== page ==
The Foreign Service Journal - December 2017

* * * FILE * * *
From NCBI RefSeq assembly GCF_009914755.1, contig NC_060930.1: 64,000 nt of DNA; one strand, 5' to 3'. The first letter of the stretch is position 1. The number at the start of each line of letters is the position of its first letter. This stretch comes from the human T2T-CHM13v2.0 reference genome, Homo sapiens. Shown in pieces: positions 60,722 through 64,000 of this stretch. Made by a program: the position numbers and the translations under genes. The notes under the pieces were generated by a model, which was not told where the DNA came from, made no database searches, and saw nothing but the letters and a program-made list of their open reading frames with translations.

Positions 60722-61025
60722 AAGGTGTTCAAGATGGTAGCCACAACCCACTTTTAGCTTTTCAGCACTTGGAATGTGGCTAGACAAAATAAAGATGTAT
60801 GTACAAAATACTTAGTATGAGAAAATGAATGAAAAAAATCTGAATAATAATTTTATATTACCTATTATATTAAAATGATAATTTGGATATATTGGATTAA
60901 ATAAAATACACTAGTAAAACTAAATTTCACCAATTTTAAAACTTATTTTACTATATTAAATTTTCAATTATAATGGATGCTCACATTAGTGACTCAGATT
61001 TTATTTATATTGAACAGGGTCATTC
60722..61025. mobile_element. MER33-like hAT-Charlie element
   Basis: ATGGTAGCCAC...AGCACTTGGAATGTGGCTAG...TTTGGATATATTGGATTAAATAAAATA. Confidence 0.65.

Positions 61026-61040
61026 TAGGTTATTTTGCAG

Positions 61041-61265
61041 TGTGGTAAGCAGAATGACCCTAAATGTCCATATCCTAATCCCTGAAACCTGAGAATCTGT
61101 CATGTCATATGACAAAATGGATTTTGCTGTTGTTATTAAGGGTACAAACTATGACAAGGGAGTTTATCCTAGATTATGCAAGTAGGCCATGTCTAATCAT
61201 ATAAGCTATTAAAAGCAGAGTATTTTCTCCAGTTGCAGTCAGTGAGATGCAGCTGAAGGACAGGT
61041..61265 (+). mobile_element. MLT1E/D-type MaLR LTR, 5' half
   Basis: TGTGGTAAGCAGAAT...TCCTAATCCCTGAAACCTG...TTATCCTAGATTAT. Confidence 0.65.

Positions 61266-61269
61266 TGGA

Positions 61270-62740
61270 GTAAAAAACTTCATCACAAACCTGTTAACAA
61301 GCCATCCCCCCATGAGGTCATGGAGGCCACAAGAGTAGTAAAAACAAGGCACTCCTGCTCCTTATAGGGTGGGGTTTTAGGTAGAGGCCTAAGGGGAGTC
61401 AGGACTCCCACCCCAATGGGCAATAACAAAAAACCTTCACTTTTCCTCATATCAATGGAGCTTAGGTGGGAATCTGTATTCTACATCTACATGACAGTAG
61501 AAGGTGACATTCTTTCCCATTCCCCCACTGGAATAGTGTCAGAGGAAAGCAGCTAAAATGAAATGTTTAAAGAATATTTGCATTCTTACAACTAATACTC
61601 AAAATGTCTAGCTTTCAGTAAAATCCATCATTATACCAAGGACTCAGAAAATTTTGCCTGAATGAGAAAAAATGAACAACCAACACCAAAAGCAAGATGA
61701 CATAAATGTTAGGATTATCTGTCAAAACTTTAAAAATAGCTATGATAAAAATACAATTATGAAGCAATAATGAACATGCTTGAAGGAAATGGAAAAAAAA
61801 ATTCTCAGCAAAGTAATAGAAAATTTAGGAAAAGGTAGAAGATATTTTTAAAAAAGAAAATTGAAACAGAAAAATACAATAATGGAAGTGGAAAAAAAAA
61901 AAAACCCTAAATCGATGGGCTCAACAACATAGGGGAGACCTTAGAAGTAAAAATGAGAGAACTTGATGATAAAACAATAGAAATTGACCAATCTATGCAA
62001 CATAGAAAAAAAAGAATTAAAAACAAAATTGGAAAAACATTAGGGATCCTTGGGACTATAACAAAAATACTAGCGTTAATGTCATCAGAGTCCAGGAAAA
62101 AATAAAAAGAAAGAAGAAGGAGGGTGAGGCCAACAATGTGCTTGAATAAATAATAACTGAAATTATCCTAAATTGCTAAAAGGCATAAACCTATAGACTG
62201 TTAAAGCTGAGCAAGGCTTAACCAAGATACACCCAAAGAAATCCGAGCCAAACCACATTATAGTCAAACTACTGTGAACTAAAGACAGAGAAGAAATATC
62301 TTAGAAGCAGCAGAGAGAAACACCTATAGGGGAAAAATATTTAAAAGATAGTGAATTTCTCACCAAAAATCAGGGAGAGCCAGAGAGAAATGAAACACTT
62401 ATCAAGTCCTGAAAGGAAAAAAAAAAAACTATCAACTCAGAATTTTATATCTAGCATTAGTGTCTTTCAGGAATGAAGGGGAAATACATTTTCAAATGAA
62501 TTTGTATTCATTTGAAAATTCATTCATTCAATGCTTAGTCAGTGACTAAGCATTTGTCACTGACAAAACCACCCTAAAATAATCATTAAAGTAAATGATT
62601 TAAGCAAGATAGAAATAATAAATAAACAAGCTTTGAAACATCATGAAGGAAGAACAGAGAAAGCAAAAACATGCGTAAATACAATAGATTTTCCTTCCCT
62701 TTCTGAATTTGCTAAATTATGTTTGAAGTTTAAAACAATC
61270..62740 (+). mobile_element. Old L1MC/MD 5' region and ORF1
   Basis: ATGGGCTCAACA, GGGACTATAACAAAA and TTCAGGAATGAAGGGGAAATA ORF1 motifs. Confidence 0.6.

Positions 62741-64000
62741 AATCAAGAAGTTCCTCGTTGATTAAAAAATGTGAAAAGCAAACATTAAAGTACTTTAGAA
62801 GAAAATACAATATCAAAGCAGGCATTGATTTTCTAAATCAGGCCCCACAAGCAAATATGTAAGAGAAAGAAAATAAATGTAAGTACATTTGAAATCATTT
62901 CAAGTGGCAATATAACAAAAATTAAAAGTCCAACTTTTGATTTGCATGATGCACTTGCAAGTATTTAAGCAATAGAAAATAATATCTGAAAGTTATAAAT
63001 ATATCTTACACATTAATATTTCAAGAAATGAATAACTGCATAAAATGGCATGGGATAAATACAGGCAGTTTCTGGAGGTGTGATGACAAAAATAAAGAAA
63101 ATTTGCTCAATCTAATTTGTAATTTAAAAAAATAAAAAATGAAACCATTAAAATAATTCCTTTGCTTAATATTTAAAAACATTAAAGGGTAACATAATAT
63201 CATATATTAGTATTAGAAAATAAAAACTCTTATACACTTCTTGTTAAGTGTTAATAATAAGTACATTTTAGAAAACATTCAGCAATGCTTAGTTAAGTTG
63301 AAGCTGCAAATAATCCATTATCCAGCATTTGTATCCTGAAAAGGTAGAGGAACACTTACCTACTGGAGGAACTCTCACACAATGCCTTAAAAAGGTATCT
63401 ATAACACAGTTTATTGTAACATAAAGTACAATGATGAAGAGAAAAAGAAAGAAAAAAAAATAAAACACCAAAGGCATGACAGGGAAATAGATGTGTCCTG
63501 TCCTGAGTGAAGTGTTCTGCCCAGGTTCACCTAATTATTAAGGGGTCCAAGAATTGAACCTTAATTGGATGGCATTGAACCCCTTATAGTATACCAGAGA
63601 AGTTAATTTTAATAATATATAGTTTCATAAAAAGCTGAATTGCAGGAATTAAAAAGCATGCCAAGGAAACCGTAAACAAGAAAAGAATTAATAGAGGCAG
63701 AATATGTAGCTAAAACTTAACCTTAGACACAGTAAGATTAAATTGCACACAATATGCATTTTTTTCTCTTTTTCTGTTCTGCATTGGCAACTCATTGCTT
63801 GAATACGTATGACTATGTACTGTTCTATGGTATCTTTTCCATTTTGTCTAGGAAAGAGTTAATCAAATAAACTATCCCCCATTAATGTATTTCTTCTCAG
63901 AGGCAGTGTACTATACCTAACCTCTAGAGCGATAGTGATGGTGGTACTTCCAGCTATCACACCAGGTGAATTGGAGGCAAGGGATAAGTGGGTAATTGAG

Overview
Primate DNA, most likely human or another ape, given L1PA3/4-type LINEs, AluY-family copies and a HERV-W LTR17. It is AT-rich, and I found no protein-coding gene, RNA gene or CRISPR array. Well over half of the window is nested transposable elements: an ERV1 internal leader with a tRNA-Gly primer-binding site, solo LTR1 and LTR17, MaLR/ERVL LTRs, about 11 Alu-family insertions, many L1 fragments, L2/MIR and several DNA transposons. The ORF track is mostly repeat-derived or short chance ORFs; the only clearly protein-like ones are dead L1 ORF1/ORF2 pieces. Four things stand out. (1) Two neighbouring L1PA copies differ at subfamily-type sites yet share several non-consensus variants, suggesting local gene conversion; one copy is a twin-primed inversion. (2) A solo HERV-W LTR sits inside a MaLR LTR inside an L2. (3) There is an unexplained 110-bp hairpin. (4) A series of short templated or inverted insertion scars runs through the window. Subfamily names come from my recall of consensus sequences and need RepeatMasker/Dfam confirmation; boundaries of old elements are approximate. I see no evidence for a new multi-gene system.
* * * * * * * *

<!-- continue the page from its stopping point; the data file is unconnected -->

THE FOREIGN SERVICE JOURNAL | DECEMBER 2017 33 Navigating Hong Kong’s Return to China Hong Kong 1992 • By Richard W. Mueller United States diplomacy and law were critical in continuing our deep and extensive relationships with Hong Kong and China after July 1, 1997—the date Hong Kong returned to Chinese sovereignty and became a special administrative region of China. Without the multiyear effort of the Department of State, Congress and other federal agencies, we would have been unable to work with Hong Kong, China and the United Kingdom to maintain many of the important relationships allowed by China’s unique “one country, two systems” formula for Hong Kong. Without the U.S.-Hong Kong Policy Act of 1992 and subsequent detailed negotiations, we would have had to impose the same restrictive relationships that we had with the PRC on Hong Kong— an open, free market territory with a solid tradition of liberties and law. This would have created a crisis not only in Hong Kong but in our relationships with China and other countries. Some important background: In 1898, Great Britain forced on a weakened Qing dynasty a treaty extending (via a 99-year lease) the boundaries of Hong Kong well beyond the island and the tip of the Kowloon Peninsula, which had been seized by Britain in 1842 and 1860, respectively. Claude MacDonald, Britain’s negotiator, declared that 99 years was “as good as forever.” But as China began to open up during the 1980s, the 1997 deadline loomed frighteningly close. The question of Hong Kong’s future status was on everyone’s minds, both before and after the 1989 Tiananmen Square crackdown in Beijing that drove people and capital to seek safe haven. No option other than the return of sovereignty was acceptable to China. But a straight handover and the imposition of Chi- nese laws and governance would have caused untold chaos and decline in Hong Kong, an important international financial and trading center. In the fall of 1983, as chief of the economic section at U.S. Con- sulate General Hong Kong, I witnessed a foretaste of what a failure to secure the future might mean. A severe crash in the Hong Kong dollar and the stock market, along with panic buying of essentials, gripped the city for days in the wake of a collapse in high-level United Kingdom-China negotiations. PHOTOCOURTESYRICHARDW.MUELLER View of Hong Kong.